human expert. Once it has been answered this question/answer dialogue has enriched the system, hence the system is potentially capable of answering the same or a similar question posed by other persons later automatically.
Many sources such as OVUM (http:Hwww.cnnfn.com/digitaljam/newsbytes/ 11898.html) describe KM as an area with much growth to be expected. Many approaches to KM, where the importance of information technology versus organizational aspects varies are e.g. described in ( Davenport and Prusak 1998). Two short introductions on KM are ( Sivan 1999) and ( Maurer 1998a).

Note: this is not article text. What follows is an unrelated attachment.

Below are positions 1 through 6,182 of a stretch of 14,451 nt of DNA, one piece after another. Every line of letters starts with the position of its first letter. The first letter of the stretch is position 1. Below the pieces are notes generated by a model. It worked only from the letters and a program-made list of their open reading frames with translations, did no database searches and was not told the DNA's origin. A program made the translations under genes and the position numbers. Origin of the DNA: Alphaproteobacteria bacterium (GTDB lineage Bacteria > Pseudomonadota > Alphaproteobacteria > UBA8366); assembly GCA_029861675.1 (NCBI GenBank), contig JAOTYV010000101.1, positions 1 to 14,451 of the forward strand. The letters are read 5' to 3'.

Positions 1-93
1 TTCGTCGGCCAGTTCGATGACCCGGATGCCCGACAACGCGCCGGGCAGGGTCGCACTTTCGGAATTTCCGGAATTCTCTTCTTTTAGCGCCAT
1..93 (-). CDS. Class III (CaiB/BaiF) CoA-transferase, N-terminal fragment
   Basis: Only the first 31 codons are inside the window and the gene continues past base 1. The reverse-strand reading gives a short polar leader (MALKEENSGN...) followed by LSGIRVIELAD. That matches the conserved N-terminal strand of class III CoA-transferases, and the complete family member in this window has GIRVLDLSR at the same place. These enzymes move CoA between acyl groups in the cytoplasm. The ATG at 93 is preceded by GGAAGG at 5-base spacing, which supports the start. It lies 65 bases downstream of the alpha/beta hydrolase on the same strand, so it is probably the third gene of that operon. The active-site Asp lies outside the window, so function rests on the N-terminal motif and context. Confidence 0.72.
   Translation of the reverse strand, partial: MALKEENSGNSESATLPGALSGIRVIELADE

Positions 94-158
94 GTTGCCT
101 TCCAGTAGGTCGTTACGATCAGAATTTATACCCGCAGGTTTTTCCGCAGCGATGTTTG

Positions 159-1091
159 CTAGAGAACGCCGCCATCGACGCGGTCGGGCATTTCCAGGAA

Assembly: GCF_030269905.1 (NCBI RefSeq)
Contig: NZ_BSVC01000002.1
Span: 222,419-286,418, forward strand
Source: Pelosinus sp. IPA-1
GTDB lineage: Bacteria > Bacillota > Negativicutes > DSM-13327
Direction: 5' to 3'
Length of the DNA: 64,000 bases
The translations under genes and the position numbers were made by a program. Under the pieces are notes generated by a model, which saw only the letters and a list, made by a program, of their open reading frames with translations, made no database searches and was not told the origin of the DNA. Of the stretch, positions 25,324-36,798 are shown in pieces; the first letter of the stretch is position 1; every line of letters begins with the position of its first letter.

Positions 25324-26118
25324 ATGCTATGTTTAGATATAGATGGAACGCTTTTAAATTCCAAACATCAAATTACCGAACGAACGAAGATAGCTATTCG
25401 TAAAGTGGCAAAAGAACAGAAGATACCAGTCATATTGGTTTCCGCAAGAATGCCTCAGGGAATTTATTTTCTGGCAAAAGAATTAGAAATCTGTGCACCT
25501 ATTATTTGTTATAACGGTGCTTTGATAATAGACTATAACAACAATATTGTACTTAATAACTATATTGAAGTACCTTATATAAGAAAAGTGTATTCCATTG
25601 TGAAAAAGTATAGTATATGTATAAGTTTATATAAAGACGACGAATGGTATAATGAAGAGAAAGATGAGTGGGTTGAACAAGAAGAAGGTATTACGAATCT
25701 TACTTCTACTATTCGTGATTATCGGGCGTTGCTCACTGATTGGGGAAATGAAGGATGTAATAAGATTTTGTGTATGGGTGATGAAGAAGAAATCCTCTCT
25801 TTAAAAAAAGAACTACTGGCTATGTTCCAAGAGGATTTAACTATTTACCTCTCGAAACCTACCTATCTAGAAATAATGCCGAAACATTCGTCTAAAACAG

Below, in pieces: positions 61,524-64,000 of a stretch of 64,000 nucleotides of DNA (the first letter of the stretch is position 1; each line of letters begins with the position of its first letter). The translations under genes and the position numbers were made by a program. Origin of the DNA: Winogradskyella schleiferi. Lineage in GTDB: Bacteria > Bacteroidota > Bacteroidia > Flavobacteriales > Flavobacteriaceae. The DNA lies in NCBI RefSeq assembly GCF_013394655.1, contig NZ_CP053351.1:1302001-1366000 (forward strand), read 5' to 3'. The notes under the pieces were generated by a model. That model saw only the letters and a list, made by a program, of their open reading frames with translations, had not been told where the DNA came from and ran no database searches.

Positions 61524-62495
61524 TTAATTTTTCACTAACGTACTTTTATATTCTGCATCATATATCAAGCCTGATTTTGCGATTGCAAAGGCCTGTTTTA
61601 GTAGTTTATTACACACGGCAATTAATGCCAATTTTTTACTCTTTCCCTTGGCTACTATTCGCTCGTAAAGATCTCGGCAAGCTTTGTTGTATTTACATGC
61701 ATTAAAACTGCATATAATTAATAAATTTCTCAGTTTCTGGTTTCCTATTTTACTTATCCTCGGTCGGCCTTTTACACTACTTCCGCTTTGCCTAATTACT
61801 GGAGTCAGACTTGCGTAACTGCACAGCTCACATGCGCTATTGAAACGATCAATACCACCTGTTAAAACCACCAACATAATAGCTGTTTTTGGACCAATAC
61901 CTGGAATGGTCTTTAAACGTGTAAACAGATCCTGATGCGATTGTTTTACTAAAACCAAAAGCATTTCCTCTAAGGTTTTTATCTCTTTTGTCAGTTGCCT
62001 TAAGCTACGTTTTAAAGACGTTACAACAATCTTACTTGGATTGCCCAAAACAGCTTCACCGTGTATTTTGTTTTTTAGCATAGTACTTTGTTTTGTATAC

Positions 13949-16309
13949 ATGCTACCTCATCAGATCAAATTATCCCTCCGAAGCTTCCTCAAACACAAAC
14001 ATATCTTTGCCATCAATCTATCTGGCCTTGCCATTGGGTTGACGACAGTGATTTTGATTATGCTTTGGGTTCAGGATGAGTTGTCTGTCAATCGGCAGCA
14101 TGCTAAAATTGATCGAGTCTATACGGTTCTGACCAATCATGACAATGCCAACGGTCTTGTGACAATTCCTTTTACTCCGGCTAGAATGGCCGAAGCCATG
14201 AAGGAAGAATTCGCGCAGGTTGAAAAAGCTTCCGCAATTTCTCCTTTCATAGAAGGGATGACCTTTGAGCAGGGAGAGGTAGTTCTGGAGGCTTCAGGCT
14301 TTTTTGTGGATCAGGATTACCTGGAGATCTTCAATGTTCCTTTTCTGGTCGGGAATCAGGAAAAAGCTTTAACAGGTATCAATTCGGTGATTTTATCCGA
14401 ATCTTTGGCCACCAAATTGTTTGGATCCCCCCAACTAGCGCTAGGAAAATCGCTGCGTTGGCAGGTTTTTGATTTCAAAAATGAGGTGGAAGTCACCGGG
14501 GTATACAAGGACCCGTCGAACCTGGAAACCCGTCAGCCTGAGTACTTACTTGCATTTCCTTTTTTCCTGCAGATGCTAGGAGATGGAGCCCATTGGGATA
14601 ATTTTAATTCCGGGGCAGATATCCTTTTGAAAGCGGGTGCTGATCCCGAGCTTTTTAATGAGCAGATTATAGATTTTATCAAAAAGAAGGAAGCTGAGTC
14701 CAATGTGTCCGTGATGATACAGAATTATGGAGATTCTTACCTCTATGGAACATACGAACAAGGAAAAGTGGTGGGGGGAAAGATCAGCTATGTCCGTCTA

Concentrating on the information technology aspects our view of KM as allowing the 'archiving, expanding, sharing and transfering' of knowledge within groups and how 'knowledge' in the heads of people ('human knowledge' -- HK) can be mapped into 'shadow knowledge' ('computerized knowledge' -- CK) but can thence lead to new human knowledge is expressed best by Fig. 1. The labels of the arrows represent different functions as will be explained below.
Fig. 1 shows that in a KM system humans and computers are involved. Knowledge as such resides as Human Knowledge (HK) in the heads of persons;